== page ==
When Fidel Castro and a band of followers finally succeeded in the overthrow of the Cuban dictator, Fulgencio Batista, in 1959, the number of people leaving Cuba increased dramatically. The initial people to escape from Castro’s dictatorship consisted mostly of wealthy upper middle class Cubans who left the island in the early 1960’s. The United States government aided eligible refugees by finding them employment and homes.
A large quantity of Cubans immigrated to America in 1980 in a movement called the Mariel boatlift. This group of 125,000 traveled by way of boat to Florida and was comprised of inept workers, lawbreakers, and mentally handicapped people whom the Cuban government basically dumped onto American soil. Unaware that several of these people were criminals, the United States allowed them to enter America. In fact, very few were forced to go back to Cuba.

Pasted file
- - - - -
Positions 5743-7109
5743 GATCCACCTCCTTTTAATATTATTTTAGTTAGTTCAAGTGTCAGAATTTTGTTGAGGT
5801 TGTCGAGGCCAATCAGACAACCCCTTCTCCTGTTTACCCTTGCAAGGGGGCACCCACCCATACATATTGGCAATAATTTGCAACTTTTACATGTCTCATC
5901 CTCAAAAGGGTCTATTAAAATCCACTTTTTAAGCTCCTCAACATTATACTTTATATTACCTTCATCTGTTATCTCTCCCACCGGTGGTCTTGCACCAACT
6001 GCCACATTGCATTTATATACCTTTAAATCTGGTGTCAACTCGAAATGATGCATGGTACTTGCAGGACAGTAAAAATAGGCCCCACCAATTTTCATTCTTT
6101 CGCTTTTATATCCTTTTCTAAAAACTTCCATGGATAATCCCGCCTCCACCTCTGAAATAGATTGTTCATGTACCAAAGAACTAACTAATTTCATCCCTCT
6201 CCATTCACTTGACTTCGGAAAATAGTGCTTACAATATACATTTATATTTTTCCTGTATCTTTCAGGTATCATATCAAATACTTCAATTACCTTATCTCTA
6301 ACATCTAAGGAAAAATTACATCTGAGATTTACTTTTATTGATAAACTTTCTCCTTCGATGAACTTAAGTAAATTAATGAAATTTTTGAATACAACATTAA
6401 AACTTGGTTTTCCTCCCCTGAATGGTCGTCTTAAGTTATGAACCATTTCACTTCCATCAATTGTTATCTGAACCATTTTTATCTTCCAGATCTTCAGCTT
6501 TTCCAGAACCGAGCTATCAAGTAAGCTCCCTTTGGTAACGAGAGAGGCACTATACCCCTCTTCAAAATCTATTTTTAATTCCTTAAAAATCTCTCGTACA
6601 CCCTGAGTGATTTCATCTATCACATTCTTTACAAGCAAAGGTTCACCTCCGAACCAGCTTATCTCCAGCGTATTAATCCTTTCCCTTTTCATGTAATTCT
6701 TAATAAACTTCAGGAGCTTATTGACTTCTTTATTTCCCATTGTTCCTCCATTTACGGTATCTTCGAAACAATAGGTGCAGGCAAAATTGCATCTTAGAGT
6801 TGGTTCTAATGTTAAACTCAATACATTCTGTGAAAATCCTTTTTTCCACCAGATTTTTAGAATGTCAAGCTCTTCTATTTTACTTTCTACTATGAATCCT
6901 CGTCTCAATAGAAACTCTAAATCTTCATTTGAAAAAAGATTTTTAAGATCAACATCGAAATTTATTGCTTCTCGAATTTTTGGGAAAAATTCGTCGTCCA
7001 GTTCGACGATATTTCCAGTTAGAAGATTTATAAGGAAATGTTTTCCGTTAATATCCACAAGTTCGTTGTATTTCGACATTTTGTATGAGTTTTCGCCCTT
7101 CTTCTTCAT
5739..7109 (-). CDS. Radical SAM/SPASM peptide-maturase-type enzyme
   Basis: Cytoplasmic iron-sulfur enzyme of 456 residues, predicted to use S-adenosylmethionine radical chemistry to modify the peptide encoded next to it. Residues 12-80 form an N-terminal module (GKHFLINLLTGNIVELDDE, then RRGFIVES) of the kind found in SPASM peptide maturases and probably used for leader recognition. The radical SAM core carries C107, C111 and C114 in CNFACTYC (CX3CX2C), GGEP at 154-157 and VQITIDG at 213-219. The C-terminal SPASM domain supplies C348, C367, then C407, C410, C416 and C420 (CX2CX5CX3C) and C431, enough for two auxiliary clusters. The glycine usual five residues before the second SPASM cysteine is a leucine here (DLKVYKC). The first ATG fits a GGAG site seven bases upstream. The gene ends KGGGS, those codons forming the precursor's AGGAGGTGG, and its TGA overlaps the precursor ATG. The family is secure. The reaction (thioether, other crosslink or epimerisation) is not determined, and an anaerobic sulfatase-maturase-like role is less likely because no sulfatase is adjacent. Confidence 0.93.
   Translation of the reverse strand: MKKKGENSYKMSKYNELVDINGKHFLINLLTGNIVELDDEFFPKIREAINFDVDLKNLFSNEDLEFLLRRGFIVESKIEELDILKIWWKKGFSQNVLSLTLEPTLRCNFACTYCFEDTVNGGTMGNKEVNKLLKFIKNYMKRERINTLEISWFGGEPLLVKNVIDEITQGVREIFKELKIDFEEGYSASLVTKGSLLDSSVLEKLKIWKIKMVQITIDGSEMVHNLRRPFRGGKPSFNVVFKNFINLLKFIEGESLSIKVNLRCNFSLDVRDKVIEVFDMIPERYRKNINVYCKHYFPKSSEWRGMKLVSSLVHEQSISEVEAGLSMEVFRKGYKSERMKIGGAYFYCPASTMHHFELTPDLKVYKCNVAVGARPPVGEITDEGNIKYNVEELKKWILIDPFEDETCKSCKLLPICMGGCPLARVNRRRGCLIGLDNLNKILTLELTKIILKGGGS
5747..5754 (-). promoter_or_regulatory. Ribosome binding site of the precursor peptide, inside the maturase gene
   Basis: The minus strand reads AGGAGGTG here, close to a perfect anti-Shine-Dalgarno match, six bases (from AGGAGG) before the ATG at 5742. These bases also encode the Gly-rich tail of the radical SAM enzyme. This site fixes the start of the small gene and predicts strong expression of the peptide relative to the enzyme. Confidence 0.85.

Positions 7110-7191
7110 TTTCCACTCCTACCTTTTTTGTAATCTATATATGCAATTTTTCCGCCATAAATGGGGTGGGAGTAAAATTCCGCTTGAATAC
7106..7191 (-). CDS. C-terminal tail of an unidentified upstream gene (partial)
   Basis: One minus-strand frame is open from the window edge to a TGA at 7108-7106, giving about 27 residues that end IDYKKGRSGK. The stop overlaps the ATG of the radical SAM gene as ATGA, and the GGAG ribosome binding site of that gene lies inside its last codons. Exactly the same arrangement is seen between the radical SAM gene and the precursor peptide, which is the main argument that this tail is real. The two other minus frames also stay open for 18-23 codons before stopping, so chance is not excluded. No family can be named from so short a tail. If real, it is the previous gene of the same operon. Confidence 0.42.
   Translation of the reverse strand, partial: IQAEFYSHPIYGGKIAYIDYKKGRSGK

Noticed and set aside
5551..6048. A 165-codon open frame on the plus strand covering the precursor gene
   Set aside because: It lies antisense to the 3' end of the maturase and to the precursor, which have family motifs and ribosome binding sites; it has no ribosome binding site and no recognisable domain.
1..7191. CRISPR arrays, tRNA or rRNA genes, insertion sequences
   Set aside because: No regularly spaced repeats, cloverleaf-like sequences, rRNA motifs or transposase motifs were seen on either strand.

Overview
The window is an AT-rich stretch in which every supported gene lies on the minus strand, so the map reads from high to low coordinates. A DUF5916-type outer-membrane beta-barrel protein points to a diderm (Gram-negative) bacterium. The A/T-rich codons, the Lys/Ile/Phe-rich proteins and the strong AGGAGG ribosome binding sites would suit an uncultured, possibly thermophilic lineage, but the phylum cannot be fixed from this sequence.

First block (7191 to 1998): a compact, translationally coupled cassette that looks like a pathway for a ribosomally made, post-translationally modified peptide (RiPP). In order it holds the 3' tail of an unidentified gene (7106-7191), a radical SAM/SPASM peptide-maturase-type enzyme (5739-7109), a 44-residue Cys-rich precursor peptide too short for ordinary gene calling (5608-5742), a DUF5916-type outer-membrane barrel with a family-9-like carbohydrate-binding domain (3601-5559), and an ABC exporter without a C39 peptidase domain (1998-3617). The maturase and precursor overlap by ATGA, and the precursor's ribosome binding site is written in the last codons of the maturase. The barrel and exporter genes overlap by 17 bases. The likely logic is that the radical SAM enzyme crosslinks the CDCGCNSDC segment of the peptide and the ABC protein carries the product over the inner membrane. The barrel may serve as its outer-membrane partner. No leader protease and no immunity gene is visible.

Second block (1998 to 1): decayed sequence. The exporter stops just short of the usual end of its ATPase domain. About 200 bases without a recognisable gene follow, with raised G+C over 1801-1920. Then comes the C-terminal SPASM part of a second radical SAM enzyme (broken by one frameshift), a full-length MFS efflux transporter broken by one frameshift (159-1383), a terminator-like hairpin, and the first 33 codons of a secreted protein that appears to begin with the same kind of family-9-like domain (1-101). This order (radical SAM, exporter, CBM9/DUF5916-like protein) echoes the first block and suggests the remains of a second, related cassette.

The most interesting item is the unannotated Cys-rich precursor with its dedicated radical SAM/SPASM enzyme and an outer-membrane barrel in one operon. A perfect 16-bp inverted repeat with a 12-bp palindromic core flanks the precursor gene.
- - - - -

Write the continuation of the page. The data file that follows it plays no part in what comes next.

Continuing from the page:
Since the Castro coup, Cubans have continually immigrated to America. Today, United States cities with a large Cuban population include Miami and Tampa, Florida. A city with a large population of Cubans outside of Florida is Union City, New Jersey.
The Cubans who left in the early 1960’s were the first main wave, which preceded another large group that left Cuba for Florida when Fidel Castro allowed them to flee from Cuba through the port of Camarioca. Sailors came to Cuba to retrieve relatives and take them away. Castro allowed them to leave due to tension building between the Cuban people and Castro’s revolution. Subsequently, Castro allowed roughly 5,000 people to disembark from this port by way of boat.